In summary, I understand calculus, (basic) differential equations, and linear algebra, I am now in the first few pages of a book on tensors, and I am interested in learning either about a general method for fitting a lot of different kinds of functions (algebraic and transcendental, anyway) or in seeking out a wide range of these methods, or both.

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Here are a few short thoughts, as it's getting late here.

Taught yourself linear algebra.

That's something to be proud of and the subject is the basis for many (if not most) of useful mathematics.

Tensors take you back into the theoretical arena and a really a part of linear mathematics anyway.

Interpolation is definitely in the applied mathematics camp, sub category numerical methods.

Note I said numerical methods. There is a much more theoretical subject of numerical analysis.

No there is not one (or even a few) grand methods, there are many approaches.

We can continue to talk about them if you like, this is a very pleasant thread, much better than those where there is constant arguing for the sake of it.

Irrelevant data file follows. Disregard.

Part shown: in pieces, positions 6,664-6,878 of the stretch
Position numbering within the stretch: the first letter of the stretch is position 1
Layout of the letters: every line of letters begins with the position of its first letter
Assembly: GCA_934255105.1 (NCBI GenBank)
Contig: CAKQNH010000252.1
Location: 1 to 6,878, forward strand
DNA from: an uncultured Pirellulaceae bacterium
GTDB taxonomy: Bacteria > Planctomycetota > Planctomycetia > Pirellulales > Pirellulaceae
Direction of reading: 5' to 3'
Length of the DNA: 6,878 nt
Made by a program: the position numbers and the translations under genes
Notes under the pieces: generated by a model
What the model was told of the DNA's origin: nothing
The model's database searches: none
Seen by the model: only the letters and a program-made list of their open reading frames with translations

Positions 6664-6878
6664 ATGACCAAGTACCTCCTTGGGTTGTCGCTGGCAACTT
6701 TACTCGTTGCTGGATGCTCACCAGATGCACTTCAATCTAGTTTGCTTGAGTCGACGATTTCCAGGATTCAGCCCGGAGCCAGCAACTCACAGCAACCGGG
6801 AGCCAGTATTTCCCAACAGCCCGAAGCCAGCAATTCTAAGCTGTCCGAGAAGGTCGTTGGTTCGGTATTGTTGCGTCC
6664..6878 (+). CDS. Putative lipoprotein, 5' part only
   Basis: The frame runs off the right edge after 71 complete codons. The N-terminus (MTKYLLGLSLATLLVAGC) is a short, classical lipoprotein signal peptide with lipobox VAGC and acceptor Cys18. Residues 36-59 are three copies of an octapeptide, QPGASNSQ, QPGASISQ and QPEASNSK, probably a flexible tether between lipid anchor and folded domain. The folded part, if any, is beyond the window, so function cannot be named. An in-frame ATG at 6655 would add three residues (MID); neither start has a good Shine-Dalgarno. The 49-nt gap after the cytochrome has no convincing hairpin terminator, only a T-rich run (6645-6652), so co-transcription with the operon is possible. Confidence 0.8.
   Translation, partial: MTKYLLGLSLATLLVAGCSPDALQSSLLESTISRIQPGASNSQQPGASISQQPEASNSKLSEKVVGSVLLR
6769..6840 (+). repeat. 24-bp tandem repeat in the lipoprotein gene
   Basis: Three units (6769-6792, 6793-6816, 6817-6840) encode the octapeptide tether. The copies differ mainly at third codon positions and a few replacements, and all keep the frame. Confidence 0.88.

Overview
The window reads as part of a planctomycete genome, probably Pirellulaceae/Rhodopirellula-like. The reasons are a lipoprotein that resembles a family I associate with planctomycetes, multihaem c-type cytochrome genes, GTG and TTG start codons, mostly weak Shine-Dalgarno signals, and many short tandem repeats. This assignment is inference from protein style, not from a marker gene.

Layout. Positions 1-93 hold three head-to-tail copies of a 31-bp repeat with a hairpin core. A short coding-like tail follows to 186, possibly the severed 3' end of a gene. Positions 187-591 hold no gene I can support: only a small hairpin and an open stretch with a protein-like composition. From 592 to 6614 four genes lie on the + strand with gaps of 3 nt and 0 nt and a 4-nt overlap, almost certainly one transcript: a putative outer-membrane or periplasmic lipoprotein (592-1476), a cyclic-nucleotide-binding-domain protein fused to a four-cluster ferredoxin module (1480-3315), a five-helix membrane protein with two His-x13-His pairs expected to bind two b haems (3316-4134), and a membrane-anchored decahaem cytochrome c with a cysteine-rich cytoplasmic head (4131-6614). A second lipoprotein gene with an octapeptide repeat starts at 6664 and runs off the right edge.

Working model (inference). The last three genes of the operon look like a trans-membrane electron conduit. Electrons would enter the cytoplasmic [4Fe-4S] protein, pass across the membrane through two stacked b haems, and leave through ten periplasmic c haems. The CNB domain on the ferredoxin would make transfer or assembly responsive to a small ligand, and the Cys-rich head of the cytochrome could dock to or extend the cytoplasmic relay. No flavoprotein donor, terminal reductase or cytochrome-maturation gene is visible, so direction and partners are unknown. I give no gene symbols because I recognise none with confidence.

But remember my views are skewed towards the applied side and I make no apology for this.

I would say that you would be better advised to look at Hamilton - Lagrange methods and what is called "The Calculus of Variations", rather than pursue tensor methods very deeply. The purpose of the calculus of variations is to determine the best curve through data points according to some pre established criterion.

Finite element analysis is when you draw up a (multidimensional) grid or mesh and fit it to whatever you are analysing.

You must have seen this in the movies or adverts where a computer 'scans' the hero or a car or something.

My avatar picture is a finete element mesh overlaid on a human face.

Again we can talk about all this and I will also explain the finite difference table further.

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Constant fighting and stupidity is why I try to avoid most forums. I agree, this is a nice one.

The calculus of variations? I will certainly look in to it. To "determine the best curve through data points according to some pre established criterion" sounds like exactly what I have in mind.

I like the beauty of pure mathematics but I also lean toward application. That the physical world speaks in mathematics is one of the things I like most about mathematics.

Have a good night.

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So I Googled Hamilton - Lagrange and somehow ended up reading information on the Euler-Lagrange method. I watched https://www.youtube.com/watch?v=08vJyA-XD3Q which shows that the optimal path between two points is a straight line.